- Physics:-*(a+, b[1], b[2]) - Physics:-*(a-, b[1], b[2])



Extract the right-hand side of each solution using rhs()

dernier:= rhs(sol[1])/rhs(sol[2]);

dernier := ((1/2)*b+(1/2)*a)/(-(1/2)*b+(1/2)*a)



I passed the original worksheet through an XML parser and it found invalid tokens in the worksheet. The attached file has the invalid tokens removed.

The invalid tokens are at lines 114 and 166 in the source file.  The error messages from the parser and the corresponding worksheet text are below.

not well-formed (invalid token) at line 114, column 85, byte 21842 at C:/Perl/lib/XML/Parser.pm line 187


not well-formed (invalid token) at line 166, column 113, byte 34379 at C:/Perl/lib/XML/Parser.pm line 187


not well-formed (invalid token) at line 166, column 214, byte 34480 at C:/Perl/lib/XML/Parser.pm line 187

(de nitionen, rkkeoperationsmetoden, udviklingsmetoden) der er bedst egnet til at producere et sadant





"Extract entries in [a Vector] V by using the command V[L]."


> XbIndets := Vector([6,7,8]):

> XbIndets[3];





The assignment operator in Maple is := instead of =

> solu := solve({x+y=a, x-y=b}, {x, y});

                   solu := {x = b/2 + a/2, y = - b/2 + a/2}
> solu[1];

                                 x = b/2 + a/2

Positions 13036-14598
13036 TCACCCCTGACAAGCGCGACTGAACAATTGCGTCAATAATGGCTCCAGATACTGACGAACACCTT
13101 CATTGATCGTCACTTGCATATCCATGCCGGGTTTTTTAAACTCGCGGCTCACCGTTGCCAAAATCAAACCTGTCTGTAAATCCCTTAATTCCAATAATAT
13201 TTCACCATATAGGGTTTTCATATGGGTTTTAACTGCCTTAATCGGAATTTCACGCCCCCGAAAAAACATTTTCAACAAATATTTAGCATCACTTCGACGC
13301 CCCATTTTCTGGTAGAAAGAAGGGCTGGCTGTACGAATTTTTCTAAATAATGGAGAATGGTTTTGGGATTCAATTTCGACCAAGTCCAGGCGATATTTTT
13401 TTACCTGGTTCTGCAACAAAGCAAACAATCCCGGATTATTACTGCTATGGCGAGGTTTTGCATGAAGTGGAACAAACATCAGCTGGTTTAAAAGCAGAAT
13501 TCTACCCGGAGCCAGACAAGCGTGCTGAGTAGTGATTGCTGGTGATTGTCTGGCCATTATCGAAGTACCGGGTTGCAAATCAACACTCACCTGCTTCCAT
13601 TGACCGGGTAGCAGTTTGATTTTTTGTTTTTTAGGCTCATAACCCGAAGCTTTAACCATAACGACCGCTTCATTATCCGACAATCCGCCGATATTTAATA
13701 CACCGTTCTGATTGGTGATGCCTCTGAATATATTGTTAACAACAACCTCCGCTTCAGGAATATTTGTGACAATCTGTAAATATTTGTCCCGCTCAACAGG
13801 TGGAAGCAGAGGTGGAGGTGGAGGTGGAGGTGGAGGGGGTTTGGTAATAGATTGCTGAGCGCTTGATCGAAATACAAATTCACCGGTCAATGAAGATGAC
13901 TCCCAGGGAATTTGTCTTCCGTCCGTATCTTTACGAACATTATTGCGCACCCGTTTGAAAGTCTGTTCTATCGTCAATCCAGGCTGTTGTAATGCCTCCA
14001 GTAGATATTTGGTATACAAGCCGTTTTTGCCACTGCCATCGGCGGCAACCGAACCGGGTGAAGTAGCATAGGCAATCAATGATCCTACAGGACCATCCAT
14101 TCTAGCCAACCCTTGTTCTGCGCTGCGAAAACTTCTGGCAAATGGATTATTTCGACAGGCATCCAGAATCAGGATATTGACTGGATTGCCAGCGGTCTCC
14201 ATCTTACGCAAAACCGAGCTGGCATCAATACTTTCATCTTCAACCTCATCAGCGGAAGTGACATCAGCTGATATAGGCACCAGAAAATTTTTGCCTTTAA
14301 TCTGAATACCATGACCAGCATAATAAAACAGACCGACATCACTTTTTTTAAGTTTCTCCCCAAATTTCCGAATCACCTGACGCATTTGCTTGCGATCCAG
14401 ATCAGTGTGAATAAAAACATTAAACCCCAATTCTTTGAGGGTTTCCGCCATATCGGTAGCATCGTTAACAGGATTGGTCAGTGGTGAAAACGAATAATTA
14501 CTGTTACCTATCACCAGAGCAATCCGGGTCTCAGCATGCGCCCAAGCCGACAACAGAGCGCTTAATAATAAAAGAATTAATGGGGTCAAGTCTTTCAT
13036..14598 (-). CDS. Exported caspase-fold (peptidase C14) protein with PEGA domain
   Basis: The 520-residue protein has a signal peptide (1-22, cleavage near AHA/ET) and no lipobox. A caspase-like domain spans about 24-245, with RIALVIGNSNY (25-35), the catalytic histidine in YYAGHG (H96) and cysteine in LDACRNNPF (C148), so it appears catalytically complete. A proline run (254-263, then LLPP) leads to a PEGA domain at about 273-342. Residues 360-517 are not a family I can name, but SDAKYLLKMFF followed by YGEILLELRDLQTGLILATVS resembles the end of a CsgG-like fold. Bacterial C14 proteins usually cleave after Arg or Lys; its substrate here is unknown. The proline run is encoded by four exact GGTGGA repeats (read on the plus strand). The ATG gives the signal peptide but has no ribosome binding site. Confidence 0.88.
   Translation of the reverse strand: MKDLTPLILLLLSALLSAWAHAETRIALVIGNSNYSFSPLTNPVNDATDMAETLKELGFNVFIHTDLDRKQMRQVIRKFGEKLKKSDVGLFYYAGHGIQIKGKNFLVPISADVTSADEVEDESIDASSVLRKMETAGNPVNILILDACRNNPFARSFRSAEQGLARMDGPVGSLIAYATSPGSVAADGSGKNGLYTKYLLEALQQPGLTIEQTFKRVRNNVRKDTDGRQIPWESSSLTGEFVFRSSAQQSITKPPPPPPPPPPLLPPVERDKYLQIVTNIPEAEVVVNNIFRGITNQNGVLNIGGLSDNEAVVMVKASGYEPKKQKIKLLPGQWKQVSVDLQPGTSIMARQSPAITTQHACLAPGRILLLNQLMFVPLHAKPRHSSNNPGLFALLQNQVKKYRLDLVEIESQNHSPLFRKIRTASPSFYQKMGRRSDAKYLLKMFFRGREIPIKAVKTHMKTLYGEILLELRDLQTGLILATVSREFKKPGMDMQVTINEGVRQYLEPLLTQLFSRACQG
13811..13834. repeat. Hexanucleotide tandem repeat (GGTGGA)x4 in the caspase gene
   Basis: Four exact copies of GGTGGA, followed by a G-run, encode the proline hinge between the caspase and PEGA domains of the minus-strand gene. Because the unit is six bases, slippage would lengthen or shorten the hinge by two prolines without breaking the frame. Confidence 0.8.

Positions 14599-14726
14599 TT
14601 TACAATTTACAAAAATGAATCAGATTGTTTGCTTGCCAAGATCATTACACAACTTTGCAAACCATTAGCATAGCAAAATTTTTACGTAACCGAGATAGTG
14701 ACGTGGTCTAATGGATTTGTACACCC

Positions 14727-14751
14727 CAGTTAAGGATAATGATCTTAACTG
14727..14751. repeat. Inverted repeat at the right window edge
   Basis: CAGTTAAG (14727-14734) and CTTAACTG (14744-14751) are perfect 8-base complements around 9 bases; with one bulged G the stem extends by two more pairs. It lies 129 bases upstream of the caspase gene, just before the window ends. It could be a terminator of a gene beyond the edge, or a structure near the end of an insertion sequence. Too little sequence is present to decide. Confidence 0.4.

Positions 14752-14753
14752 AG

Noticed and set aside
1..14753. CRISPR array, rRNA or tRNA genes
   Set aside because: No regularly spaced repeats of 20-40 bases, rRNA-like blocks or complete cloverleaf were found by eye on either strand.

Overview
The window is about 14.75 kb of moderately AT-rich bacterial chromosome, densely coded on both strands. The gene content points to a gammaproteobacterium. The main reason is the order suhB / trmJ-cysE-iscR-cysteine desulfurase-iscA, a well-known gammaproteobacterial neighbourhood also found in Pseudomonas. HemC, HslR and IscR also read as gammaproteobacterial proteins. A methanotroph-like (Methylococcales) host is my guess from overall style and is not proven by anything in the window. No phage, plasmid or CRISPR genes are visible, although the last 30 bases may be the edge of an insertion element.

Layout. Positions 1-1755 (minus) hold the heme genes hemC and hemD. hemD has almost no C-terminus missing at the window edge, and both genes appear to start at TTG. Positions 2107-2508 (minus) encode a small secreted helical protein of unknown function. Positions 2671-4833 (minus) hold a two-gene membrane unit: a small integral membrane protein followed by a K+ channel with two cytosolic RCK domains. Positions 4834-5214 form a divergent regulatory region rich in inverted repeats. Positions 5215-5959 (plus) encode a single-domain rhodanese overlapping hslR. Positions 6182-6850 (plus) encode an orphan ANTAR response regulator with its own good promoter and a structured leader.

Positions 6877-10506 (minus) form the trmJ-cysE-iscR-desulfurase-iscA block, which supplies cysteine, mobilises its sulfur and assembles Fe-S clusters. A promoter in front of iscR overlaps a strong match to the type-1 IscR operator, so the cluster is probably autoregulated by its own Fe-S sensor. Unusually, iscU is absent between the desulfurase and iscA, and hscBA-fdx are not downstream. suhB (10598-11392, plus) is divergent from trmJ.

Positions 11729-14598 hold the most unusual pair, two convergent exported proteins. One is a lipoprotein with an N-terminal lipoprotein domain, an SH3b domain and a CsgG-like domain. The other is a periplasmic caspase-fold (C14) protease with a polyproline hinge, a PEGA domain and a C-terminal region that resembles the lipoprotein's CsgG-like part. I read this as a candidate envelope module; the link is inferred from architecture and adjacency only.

If A and B were lists then remove can be used 



remove(has, A, B);

                               [1, 3, 4, 5, 6]

If A and B are Vectors then they can be converted to lists prior to using remove. The output from remove will be a list that can be used to initialise a new Vector.



v := remove(has, convert(A, list), convert(B, list));

                               [1, 3, 4, 5, 6]





The coeff or coeffs functions can be used to return the coefficients.  coeffs doesn't return coefficients whose value is zero.  coeff does return zero-valued coefficients, but must be combined with seq to return all coefficients.  If your equation was expressed as a polynomial then PolynomialTools[CoefficientVector] or PolynomialTools[CoefficientList] could also be used. Instead of hard-coding the number of elements of 'x' into the seq expression the value can be determined programmatically, but this depends on what type x is.

z:= 7*x[1]+11*x[3]-10*x[4]+26*x[6]:
                               7, 11, -10, 26
seq(coeff(z, x[i]), i = 1 .. 6);
                            7, 0, 11, -10, 0, 26



To select the minimum positive integers from R[1], R[2], and R[3], combine Maple's min function with the select function:

min(select(type, [R[1], R[2], R[3]], 'posint'));

If only positive values are required instead of positive integers then select for 'positive':

min(select(type, [R[1], R[2], R[3]], 'positive'));

If R is itself a list then [R[1], R[2], R[3]] can be replaced with R 

min(select(type, R, 'positive'));



@amrramadaneg I suspect it may be impossible to identify the problem from the extract of code you have posted. If you post a larger extract or a complete worksheet then it will be easier to identify the problem.